Using VFDs to save energy.
Variable Frequency Drives as Energy Savers.
A variable frequency drive (VFD) changes the voltage and frequency applied to an induction motor to change it's speed.
The VFD rectifies the applied supply voltage to a DC Bus. This DC voltage is then chopped up to create a pseudo sinusoidal current that is applied to the motor.
The rectifier causes harmmonic currents to be drawn from the supply resulting in a current distortion (THDi) of between 35% and 85% depending on the design of the input circuit.
The output circuit switches at a high frequency to generate a PWM output voltage waveform.
The high frequency switching results in switching losses in the VFD and EMC noise that is injected into the motor and associated equipment.
The operation of the VFD causes increased losses in the supply and in the motor due to the current and voltage waveforms, plus there are additional losses in the VFD itself, so for a fixed speed constant load application, there are additional losses caused by the addition of the VFD.
VFD losses are typically in the order of 3% to 5%.
The addition of a VFD to a motor operating at rated speed continuously will cause an increase in energy losses and thereby increase the energy wasted.
Electrically, the VFD and motor combination will always waste more energy than a motor on its own, but in some cases, the driven load has high losses that can be reduced by slowing the motor down.
Centrifugal applications such as pumps and fans can be flow controlled by throttling the flow or providing some form of flow constriction.
This is commonly done using a valve for a pump, or shutters for a fan.
Throttling a fan or pump, causes a reduction in flow, but causes an increase in pressure or head that the pump or fan is working against.
The constriction causes an energy loss. Energy is equal to the flow times the pressure and the constriction has a pressure loss across it. The energy loss in the constriction is the flow times the presure drop. The actual losses for different flows are dependent on the performance curves of the pump or fan.
In the case where the flow is throttled back to half flow, the pressure drop across the constriction will be greater than half the pressure at the output of the fan or pump resulting in an energy loss greater than the work being done. The efficiency is less than 50%.
Altering the speed of a fan or a pump, is the same as changing the size of the fan or pump impellor and operating them at full speed.
Reducing the impellor size reduces the flow for a given pressure andso reduces the enrgy consumed and the work output. By reducing the impellor size, or reducing the speed, there is no need for a constriction device to reduce the flow. This eliminates the losses in the constriction and increases the operating efficiency.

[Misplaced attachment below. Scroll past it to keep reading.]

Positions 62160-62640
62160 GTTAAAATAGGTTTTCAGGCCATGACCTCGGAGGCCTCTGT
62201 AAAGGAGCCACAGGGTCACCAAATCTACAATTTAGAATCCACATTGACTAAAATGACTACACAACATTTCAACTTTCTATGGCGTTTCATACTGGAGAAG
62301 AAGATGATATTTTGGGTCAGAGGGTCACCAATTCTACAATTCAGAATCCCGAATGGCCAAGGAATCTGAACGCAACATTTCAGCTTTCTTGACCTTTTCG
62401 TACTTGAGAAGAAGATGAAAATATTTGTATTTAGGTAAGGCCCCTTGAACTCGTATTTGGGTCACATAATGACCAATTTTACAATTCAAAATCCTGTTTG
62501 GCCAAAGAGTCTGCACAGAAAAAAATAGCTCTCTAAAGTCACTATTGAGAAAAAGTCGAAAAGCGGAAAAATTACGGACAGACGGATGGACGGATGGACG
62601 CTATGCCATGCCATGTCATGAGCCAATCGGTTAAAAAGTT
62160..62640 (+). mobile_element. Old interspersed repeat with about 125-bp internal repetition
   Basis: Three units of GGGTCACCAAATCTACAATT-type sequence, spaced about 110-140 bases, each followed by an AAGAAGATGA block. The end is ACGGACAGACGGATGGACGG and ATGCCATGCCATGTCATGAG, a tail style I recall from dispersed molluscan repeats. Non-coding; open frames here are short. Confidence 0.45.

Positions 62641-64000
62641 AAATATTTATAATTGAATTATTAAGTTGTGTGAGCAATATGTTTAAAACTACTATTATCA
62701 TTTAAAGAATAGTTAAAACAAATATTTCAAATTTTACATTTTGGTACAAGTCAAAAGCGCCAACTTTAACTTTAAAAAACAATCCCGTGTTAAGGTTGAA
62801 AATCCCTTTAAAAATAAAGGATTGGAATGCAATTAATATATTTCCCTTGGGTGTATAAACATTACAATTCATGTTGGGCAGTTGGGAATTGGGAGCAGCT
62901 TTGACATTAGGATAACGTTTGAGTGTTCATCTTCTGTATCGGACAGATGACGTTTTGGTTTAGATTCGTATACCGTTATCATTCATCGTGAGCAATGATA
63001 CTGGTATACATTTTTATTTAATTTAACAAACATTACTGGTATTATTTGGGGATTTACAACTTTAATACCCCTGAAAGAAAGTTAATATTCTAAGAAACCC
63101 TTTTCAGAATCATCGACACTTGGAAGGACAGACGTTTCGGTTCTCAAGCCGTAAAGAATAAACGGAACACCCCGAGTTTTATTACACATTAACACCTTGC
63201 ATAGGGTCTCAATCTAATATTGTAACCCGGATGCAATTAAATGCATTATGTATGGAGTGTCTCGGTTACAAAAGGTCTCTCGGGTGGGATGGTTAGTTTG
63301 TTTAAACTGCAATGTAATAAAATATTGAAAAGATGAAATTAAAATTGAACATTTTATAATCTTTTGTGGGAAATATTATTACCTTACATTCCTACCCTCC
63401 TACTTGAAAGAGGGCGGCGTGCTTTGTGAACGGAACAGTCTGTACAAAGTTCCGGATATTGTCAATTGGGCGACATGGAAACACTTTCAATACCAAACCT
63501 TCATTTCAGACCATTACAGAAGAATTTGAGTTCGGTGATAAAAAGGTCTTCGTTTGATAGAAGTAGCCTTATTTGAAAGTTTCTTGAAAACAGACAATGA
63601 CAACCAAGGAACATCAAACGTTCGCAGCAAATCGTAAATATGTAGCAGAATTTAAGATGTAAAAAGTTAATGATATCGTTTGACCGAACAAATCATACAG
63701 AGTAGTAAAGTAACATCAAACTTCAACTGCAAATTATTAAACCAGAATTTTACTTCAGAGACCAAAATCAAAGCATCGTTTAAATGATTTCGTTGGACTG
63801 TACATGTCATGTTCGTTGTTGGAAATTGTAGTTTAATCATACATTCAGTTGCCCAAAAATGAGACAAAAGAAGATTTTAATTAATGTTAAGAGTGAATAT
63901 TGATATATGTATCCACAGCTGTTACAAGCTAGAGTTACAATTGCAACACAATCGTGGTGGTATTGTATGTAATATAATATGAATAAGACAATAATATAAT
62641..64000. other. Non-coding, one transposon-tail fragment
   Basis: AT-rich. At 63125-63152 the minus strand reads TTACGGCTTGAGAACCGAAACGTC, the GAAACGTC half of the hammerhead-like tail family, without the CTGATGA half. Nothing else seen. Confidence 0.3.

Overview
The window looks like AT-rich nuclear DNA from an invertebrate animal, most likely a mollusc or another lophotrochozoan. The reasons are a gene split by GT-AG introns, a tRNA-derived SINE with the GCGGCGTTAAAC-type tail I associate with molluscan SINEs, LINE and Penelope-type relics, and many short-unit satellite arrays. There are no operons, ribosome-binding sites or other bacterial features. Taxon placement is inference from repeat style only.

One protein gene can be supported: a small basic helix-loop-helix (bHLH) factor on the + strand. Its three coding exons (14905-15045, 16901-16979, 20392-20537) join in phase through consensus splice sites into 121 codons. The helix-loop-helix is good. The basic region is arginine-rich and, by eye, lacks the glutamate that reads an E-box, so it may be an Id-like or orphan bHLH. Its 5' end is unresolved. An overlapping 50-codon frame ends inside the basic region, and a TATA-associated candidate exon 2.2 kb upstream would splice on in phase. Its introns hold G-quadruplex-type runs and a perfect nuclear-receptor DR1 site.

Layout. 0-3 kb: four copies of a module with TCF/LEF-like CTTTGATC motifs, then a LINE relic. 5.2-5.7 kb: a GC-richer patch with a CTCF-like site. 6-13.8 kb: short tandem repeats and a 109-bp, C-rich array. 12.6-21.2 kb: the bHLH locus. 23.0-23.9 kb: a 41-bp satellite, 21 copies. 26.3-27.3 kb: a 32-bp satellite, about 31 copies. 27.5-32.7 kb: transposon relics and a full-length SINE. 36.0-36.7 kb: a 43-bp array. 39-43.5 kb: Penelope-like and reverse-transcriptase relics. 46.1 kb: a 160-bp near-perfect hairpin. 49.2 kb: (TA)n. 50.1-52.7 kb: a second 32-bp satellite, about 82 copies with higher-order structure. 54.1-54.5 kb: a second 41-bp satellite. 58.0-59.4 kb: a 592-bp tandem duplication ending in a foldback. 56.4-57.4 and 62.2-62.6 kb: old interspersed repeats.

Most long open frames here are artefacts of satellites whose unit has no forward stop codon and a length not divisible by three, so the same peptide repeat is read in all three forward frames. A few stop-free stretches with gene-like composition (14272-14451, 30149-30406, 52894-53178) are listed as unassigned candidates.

The use of a VFD to slow the speed of the motor and load can reduce the mechanical, hydraulic or pneumatic losses and thereby save energy.
A VFD can be used to control the speed of the motor and load, and in some cases, where operation at full speed results in excess losses, this can reduce the energy wasted.
Where the operation requires the motor to operate at a fixed speed only, the motor and coupling should be selected for best performance and the VFD will increase the losses.
Examples of applications where energy can be saved.
- Water pump operating under constant pressure with variable flow. i.e. town water supply.
- Irrigation pump with multiple selectable outlets.
- Airconditioning Air Circulation fans where the air flow changes with temperature differential.
- Refrigeration compressors where the refrigeration load changes.
Examples of applications where energy will not be saved.
transferring from one tank to another at constant flow.
- Irrigation pump suppling a single pivot irrigator.
- Granulators, chippers and shredders where the losses are low relative to the work done.
The maximum Energy that can be saved is only a portion of the energy wasted.
The energy wasted in the motor is very small, so the wasted energy must be mechanical (friction), hydraulic or pneumatic.
VFDs are commonly sold as a means of energy savings in applications where the increased losses result in an increase in energy wasted rather than a savings.
Over zealous sales people often claim savings as high as 40% when the load is operating at high efficiency and energy savings are impossible.
Will a VFD save energy in my application?
- Determine what the losses are.
- Can the load / process operate at reduced speed for a portion of the time?
- Will slowing the load reduce the losses more than reducing the work done?
- Should the load be slowed permanently by a mechanical means (fixed speed application)?
Only a portion (15% - 25%) of motor aplications will benefit from the application of a VFD with savings in energy.
For energy saving ideas, see energy saving techniques